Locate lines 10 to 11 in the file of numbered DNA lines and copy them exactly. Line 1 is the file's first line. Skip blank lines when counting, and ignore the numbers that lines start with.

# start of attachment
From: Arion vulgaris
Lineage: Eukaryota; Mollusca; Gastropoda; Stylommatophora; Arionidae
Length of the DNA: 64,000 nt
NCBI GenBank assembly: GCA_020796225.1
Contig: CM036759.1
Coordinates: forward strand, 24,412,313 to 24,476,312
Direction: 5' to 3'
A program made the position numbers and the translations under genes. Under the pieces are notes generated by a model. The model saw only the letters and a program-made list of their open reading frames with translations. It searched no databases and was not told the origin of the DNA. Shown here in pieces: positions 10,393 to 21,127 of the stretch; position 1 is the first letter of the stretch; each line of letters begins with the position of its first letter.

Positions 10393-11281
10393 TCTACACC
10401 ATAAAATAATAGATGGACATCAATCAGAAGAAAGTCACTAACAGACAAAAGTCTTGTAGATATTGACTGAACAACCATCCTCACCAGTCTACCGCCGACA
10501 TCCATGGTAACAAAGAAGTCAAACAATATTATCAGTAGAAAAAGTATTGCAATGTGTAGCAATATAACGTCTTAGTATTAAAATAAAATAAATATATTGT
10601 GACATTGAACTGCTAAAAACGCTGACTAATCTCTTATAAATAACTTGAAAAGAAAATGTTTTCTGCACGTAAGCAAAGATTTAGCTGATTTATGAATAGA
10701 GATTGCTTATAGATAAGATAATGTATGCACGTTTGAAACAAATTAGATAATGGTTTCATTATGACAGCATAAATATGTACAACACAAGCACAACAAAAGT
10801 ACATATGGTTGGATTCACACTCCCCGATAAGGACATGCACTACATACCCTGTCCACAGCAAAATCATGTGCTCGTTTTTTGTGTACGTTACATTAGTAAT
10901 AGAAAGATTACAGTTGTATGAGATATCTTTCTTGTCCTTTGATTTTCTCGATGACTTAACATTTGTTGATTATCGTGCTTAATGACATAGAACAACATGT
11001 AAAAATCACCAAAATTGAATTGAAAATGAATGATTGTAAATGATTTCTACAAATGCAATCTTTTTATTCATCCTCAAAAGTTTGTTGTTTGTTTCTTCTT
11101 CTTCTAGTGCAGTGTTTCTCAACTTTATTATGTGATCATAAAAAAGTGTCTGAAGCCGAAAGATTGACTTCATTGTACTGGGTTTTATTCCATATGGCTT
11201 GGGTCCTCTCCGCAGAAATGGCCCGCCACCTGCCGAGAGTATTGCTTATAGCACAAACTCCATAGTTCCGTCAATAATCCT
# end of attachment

10393 TCTACACC
10401 ATAAAATAATAGATGGACATCAATCAGAAGAAAGTCACTAACAGACAAAAGTCTTGTAGATATTGACTGAACAACCATCCTCACCAGTCTACCGCCGACA